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MECH 3492 Fluid Mechanics and Applications Univ. of Manitoba Fall Term, 2017 Chapter 4: Immersed Body Flow [pp. 445-459 (8e), or 374-386 (9e)] Dr. Bing-Chen Wang Dept. of Mechanical Engineering Univ. of Manitoba, Winnipeg, MB, R3T 5V6 When a viscous ﬂuid ﬂow passes a solid body (fully-immersed in the ﬂuid), the body experiences a net force, F, which can be decomposed into two components: a drag force F D , which is parallel to the ﬂow direction, and a lift force F L , which is perpendicular to the ﬂow direction. The drag coeﬃcient C D and lift coeﬃcient C L are deﬁned as follows: C D = F D 1 2 ρU 2 A and C L = F L 1 2 ρU 2 A p , (112) respectively. Here, U is the free-stream velocity, A is the “wetted area” (total surface area in contact with ﬂuid), and A p is the “planform area” (maximum projected area of an object such as a wing). In the remainder of this section, we focus our attention on the drag forces. As discussed previously, there are two types of drag forces acting on a solid body immersed in a viscous ﬂow: friction drag (also called “viscous drag”), due to the wall friction shear stress exerted on the surface of a solid body; pressure drag (also called “form drag”), due to the diﬀerence in the pressure exerted on the front and rear surfaces of a solid body. The friction drag and pressure drag on a ﬁnite immersed body are deﬁned as F D, vis = A τ w dA and F D, pres = A pdA Streamwise component , (113) respectively. In an inviscid ﬂow, the total drag force exerted on a solid body is solely contributed by the pressure drag. However in a viscous ﬂow, the total drag force is often a combination of both friction and pressure drags, i.e. F D = F D, vis + F D, pres , (114) and in consequence, C D = C D, vis + C D, pres . (115) 2.6. Friction Drag for Flow over a Flat Plate with Zero Incidence In this subsection, we consider the drag forces for a ﬂow past a ﬁnite ﬂat plate with zero incidence (i.e., the ﬂow is parallel to the ﬂat plate). The drag coeﬃcient C D will be investigated according to the following three scenarios of BLs developed over the ﬂat plate: (1) a laminar BL, (2) a turbulent BL, and (3) a laminar-to-turbulent transition BL. For a BL ﬂow past over a ﬁnite ﬂat plate (see Fig. 16), the drag coeﬃcient C D relates to the local skin friction coeﬃcient C f as C D = F D 1 2 ρU 2 A = A τ w dA 1 2 ρU 2 A = 1 A A C f dA . (116) To derive the above equation, we used the deﬁnition of the local skin friction coeﬃcient: C f = τw 1 2 ρU 2 . 63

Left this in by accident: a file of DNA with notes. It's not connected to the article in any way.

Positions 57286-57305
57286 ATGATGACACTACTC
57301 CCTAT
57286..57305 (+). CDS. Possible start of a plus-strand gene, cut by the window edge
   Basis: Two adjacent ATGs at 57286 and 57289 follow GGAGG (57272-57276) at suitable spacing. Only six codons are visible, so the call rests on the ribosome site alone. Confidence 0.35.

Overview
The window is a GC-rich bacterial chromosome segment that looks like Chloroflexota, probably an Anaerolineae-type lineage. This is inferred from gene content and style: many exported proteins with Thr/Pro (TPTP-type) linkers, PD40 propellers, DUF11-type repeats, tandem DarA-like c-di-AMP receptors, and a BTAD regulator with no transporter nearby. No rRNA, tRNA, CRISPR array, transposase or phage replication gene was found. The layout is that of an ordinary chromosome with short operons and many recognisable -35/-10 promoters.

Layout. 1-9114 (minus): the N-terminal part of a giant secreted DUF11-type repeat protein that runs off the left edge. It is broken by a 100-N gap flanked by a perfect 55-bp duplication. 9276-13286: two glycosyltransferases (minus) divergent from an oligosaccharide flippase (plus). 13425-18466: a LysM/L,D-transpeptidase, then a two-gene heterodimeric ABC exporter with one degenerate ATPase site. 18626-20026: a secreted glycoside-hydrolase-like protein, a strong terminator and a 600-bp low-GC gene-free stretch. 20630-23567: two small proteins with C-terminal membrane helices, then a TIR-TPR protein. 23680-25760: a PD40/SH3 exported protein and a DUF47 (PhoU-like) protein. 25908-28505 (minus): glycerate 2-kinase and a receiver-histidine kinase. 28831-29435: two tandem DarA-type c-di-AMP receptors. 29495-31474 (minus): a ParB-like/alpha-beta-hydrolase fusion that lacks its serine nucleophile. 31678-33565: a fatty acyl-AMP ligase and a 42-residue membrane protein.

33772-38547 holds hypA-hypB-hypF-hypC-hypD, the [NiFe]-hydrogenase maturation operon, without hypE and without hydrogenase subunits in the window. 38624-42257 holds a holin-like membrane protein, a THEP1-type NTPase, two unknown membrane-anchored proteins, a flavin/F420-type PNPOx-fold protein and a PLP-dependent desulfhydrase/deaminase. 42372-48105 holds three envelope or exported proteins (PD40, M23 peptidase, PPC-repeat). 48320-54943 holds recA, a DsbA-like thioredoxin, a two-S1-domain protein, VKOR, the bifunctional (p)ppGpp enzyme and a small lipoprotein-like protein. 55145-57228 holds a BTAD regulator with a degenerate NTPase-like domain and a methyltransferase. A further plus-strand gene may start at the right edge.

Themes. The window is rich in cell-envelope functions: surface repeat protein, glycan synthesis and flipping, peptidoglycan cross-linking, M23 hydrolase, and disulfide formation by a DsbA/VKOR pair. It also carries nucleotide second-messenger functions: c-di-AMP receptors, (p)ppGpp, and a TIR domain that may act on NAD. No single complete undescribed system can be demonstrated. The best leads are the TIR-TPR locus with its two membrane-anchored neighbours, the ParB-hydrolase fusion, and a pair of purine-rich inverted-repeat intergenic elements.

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MECH 3492 Fluid Mechanics and Applications Univ. of Manitoba Fall Term, 2017

Chapter 4: Immersed Body Flow[pp. 445-459 (8e), or 374-386 (9e)]

Dr. Bing-Chen Wang

Dept. of Mechanical Engineering

Univ. of Manitoba, Winnipeg, MB, R3T 5V6

When a viscous fluid flow passes a solid body (fully-immersed in the fluid), the body experiences a net

force, F, which can be decomposed into two components:

• a drag force FD, which is parallel to the flow direction, and

• a lift force FL, which is perpendicular to the flow direction.

The drag coefficient CD and lift coefficient CL are defined as follows:

CD =FD

12ρU2A

and CL =FL

12ρU2Ap

, (112)

respectively. Here, U is the free-stream velocity, A is the “wetted area” (total surface area in contact

with fluid), and Ap is the “planform area” (maximum projected area of an object such as a wing).

In the remainder of this section, we focus our attention on the drag forces. As discussed previously,

there are two types of drag forces acting on a solid body immersed in a viscous flow:

• friction drag (also called “viscous drag”), due to the wall friction shear stress exerted on the

surface of a solid body;

• pressure drag (also called “form drag”), due to the difference in the pressure exerted on the front

and rear surfaces of a solid body.

The friction drag and pressure drag on a finite immersed body are defined as

FD, vis =

AτwdA and FD, pres =

(∫

ApdA

)

Streamwise component

, (113)

respectively. In an inviscid flow, the total drag force exerted on a solid body is solely contributed by

the pressure drag. However in a viscous flow, the total drag force is often a combination of both friction

and pressure drags, i.e.

FD = FD, vis + FD, pres , (114)

and in consequence,

CD = CD, vis + CD, pres . (115)

2.6. Friction Drag for Flow over a Flat Plate with Zero Incidence

In this subsection, we consider the drag forces for a flow past a finite flat plate with zero incidence

(i.e., the flow is parallel to the flat plate). The drag coefficient CD will be investigated according to

the following three scenarios of BLs developed over the flat plate: (1) a laminar BL, (2) a turbulent

BL, and (3) a laminar-to-turbulent transition BL.

For a BL flow past over a finite flat plate (see Fig. 16), the drag coefficient CD relates to the local

skin friction coefficient Cf as

CD =FD

12ρU2A

=

A τwdA12ρU2A

=1

A

ACfdA . (116)

To derive the above equation, we used the definition of the local skin friction coefficient: Cf = τw1

2ρU2

.

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MECH 3492 Fluid Mechanics and Applications Univ. of Manitoba Fall Term, 2017

Fig. 16: A finite flat plate parallel to a viscous flow. The length and depth of the plate are L and b,respectively. The drag force is contributed by the wall friction drag only.

(1) Laminar BL over a Finite Flat Plate

As demonstrated previously in Table 9.2 (see page 47), the exact solution on the local skin coefficient

Cf for a laminar BL is

Cf =τw

12ρU2

=0.664√Rex

. (117)

Substituting this equation into Eq. (116), we have

CD =1

A

A

0.664√Rex

dA =1

bL

∫ L

0

0.664

(U

ν

)−0.5

x−0.5 · bdx = 1.33( ν

UL

)0.5, (118)

or,